In the System: My first appointment

Wednesday I saw a counselor for the first time in my life. I’m kind of jumbled up about it. It was easier than I worried over; the person who spoke to me was fluent in English. Unfortunately, it was also a woman. I have a real hard time with this – I’m a woman myself, and always damned glad to see another woman in high end professions, but I don’t want my counsellor to BE a woman cause I’m not comfortable with them. They trigger all my mother and sister issues and no matter how hard I try not to I spend a lot of time trying to please them. But I walked into the appointment expecting trouble, so I was well prepped mentally. I almost choked when I told her I thought I was bipolar (had a very short out of body feeling when it came out of my mouth) but I did get it out and we talked about it. The upshot of everything is this: I’ll be headed back ASAP to see a psychiatrist to determine if I really am bipolar. The counselor was very clear about one thing: I beat myself up. Yep. She got that one right; heard it all my life and am completely unable to stop it for the long haul. I HAVE improved – there was a day I wore holes in my back from doing too many sit-ups, and I don’t do that kind of thing anymore. But I do push myself, berate myself, and generally give myself a really hard time. I know that. Sometimes it’s the only thing that gets me up doing SOMETHING other that sitting around all day smoking a joint and losing myself in music or video games. And if I wasn’t harsh on myself I’d be as fat as my sister – who, by her own account, once topped 360 lbs at 5 foot 6 inches. Fat, fat, fat! Jumped off the track of my thoughts there. Sorry, got caught in the fat loop. I have a new understanding for anyone undergoing psychiatric evaluation. After questioning me about my sleep habits, the counselor told me that I was still within the ‘norm’. But it’s not normal for me (which I told her). And when I say I spend 7 hours in bed, it doesn’t mean I spend 7 hours sleeping. It means I spend 7 hours lying prone on my bed letting my body rest. I’m usually playing sudoku for at least 1 of those hours and I toss and turn during a lot of the rest. But, just like in a court case with a witness being questioned by an attorney, the counselor led the questioning and didn’t always allow me enough time to fully give her all my info. I know that’s partly due to the fact that I’m manic right now (told her that) and I’m far more wordy than I need to be. Plus I get off track a lot. Talk about frustrating! She did bring up medication. I’ve thought a lot about this, especially since I went cold turkey off all my meds (including an anti-depressant) when I moved to the Netherlands because I wasn’t fully registered, didn’t have health insurance, and had a lot of bills from the move. It was the toughest 10 weeks I’ve had to live through and I don’t know that I could do it again. On the other hand, I’m very ready to move on with my life and be happy. Maybe even have some friends. And if there’s a medication out there that could give me that – even if it’s only for a short period of time – well…Let’s just say I’m so hungry for normality in my life that I think I’m ready to risk the side effects and any possible future scenarios just to see what it feels like for a while. Goddess, I hope I’m not making a mistake. One more thing. It was worth it all; the pre-worrying, the frustration, the fear, JUST to say to someone else that my sister is, in my opinion, the biggest sadistic bitch that walks this planet – and have it noted down. THAT felt good.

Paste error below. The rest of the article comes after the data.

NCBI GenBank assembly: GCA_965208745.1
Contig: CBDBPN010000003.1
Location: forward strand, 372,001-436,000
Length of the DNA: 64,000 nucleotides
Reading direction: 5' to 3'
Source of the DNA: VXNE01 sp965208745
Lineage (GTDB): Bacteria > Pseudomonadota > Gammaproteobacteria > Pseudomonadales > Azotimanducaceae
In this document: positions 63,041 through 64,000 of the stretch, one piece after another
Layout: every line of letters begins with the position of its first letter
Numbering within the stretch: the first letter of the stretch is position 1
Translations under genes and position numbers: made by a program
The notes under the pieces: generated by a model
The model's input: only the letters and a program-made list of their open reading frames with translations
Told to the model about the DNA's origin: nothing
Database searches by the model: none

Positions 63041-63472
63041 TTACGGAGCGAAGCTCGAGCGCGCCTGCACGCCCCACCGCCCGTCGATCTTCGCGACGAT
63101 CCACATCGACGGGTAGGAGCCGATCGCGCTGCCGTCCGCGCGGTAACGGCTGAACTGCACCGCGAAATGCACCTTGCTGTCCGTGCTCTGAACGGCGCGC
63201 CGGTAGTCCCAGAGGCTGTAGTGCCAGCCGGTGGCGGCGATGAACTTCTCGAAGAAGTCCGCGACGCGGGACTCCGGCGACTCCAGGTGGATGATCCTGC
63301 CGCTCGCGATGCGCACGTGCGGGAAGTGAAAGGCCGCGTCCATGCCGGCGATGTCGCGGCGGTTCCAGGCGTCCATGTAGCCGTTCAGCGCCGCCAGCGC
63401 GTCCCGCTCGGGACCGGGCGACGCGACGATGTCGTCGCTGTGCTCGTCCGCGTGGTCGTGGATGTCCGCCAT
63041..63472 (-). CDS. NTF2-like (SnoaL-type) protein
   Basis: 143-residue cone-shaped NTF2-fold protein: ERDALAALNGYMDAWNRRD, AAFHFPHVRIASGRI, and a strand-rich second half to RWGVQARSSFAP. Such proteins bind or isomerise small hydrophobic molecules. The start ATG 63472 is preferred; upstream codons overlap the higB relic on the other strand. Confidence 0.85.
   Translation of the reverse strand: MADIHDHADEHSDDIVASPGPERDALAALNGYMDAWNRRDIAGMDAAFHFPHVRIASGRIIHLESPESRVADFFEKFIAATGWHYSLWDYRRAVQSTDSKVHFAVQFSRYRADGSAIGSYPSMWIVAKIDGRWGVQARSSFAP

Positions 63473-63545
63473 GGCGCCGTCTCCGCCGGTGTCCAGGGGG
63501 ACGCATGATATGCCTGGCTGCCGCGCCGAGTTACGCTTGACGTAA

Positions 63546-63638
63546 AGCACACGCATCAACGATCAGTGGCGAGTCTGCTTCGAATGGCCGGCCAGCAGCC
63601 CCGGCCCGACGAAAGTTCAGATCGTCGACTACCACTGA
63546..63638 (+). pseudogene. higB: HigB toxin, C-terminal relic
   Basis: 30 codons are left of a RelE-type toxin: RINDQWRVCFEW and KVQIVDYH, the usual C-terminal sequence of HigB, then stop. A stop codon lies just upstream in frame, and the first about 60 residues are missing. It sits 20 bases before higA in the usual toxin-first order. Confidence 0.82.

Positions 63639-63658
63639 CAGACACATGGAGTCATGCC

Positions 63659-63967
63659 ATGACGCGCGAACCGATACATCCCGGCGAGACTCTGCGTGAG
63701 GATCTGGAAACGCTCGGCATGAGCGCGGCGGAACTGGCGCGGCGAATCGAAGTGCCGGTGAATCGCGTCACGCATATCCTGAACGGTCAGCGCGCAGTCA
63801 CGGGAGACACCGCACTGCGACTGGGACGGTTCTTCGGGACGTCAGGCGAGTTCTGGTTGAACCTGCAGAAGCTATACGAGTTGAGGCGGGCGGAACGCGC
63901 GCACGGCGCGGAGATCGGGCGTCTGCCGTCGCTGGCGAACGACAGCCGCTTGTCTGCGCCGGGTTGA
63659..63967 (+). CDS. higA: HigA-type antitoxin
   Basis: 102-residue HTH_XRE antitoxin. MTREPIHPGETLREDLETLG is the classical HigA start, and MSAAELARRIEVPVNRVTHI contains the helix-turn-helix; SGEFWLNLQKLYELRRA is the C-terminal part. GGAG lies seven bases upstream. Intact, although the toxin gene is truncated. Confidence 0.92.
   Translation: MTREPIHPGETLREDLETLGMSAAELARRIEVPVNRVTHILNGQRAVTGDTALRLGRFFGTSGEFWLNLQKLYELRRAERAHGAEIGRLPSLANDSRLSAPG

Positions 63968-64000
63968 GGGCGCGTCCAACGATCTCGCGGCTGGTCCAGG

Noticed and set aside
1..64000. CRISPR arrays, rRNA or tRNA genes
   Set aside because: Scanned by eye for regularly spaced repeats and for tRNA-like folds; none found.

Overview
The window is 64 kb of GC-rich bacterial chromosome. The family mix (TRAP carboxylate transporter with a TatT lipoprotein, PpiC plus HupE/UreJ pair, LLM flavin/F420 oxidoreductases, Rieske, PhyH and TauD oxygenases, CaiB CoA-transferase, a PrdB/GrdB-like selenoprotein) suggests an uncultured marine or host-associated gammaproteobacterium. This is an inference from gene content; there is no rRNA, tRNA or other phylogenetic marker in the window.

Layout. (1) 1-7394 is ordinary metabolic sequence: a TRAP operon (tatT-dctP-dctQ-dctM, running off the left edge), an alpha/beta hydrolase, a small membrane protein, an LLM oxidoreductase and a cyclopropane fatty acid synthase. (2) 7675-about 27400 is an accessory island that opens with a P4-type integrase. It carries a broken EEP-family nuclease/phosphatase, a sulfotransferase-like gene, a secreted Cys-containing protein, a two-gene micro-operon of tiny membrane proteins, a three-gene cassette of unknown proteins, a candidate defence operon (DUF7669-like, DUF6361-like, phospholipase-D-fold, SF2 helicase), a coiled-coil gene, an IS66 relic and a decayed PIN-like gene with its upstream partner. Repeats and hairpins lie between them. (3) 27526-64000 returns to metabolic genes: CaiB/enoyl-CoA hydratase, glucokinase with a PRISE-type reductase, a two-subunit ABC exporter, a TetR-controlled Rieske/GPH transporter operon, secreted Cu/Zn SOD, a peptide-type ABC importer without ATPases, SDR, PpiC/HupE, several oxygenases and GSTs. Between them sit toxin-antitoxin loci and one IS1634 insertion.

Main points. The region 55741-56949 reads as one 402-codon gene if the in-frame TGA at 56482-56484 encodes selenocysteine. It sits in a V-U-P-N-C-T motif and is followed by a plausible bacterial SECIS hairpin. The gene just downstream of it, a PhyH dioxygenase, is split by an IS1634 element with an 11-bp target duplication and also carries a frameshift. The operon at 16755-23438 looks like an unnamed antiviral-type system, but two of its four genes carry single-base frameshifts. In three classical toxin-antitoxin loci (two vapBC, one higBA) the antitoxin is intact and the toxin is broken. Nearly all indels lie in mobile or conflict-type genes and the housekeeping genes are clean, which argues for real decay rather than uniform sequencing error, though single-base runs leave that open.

2 thoughts on “In the System: My first appointment

  1. Reading these tales of your bravery with counseling is slowly strengthening my resolve to seek help. (I know you don’t necessarily feel brave, but you are.) Proud of you for addressing these things. And grateful to you for sharing.

    Liked by 1 person

  2. Courage is the ability to take action even in fear. I feel forced to take action in my life a lot, so it’s hard to take any credit for bravery… *deep breath* Thank you. Thank you for thinking I’m brave. And thanks for being proud of me and telling me….That’s a weird feeling for me to process; someone is proud of me…It gives me a new reason to keep trying. Thanks.


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